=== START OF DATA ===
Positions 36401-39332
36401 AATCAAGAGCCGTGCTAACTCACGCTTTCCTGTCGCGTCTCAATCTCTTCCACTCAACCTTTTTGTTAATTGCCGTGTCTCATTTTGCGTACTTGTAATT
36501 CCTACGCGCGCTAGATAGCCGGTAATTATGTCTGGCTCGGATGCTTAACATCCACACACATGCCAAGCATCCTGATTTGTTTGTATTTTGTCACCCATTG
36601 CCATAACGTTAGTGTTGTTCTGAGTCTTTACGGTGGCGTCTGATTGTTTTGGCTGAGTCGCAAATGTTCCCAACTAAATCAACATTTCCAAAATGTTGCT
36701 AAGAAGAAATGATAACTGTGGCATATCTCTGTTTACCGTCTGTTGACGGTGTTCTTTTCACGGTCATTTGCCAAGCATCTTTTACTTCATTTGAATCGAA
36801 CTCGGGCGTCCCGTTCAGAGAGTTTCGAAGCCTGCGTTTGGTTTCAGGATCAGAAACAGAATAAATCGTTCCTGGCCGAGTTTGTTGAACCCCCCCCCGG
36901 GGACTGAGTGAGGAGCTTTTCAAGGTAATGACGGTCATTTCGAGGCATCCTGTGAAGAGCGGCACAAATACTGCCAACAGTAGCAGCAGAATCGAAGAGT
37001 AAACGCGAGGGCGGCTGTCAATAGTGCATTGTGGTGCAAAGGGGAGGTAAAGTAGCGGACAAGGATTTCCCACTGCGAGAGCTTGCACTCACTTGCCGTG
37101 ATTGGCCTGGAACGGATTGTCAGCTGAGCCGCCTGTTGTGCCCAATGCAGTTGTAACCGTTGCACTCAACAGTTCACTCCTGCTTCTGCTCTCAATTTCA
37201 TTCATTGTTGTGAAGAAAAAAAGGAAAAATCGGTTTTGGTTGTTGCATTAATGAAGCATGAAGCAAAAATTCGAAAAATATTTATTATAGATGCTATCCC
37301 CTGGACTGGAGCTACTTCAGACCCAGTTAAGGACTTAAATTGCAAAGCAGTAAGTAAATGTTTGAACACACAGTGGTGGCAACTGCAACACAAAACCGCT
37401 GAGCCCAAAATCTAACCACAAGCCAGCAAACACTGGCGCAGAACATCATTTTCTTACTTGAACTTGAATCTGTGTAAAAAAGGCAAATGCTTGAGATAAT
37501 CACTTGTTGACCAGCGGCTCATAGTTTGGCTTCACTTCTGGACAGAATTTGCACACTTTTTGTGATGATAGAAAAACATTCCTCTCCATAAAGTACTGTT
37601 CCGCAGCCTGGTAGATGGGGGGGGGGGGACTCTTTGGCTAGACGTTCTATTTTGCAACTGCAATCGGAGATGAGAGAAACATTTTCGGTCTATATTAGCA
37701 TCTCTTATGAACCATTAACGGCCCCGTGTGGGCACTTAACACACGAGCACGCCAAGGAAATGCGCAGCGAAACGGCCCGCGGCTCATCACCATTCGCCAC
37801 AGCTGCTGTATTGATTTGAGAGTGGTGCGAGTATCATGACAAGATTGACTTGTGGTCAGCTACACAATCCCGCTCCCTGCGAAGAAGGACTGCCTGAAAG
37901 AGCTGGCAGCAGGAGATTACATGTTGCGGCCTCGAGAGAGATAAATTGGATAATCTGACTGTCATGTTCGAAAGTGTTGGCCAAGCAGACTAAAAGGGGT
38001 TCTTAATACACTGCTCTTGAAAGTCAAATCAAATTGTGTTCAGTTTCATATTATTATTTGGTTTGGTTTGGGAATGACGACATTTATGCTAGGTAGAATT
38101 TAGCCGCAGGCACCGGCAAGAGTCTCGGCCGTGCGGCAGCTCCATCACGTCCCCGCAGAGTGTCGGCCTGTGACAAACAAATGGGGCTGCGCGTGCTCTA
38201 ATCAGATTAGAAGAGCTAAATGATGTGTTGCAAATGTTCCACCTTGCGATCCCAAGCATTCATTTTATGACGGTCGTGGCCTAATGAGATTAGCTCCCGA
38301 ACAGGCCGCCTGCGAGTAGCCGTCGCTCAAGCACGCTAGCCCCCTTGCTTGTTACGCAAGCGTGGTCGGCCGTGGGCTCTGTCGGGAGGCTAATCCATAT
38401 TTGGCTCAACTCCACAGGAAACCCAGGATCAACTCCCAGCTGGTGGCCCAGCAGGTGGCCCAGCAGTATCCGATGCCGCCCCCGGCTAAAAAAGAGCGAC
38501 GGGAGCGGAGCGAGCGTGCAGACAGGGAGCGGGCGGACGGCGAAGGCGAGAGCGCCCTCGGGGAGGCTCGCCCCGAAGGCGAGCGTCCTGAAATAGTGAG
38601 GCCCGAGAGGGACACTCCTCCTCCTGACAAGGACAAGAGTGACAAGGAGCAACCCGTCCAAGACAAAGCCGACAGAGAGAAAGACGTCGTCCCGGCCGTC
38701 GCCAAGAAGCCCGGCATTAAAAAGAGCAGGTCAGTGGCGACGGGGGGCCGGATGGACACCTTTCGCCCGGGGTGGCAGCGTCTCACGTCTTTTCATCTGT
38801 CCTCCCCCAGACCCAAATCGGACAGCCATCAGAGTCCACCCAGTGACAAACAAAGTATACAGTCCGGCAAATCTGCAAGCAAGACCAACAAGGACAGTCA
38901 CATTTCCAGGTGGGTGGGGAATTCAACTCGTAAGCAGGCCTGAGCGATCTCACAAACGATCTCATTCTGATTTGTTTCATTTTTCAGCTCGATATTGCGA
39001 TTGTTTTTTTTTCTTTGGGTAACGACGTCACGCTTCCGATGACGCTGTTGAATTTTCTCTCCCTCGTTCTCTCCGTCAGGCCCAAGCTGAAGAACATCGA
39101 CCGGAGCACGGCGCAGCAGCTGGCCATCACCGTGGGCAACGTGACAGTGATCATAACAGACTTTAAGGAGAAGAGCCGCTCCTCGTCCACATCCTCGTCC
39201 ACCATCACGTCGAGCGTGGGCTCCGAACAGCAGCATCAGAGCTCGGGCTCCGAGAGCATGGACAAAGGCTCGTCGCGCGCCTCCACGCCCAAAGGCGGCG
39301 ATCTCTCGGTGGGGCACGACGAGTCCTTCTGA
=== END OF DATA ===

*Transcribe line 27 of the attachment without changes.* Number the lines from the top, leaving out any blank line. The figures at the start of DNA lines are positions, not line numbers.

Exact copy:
38901 CATTTCCAGGTGGGTGGGGAATTCAACTCGTAAGCAGGCCTGAGCGATCTCACAAACGATCTCATTCTGATTTGTTTCATTTTTCAGCTCGATATTGCGA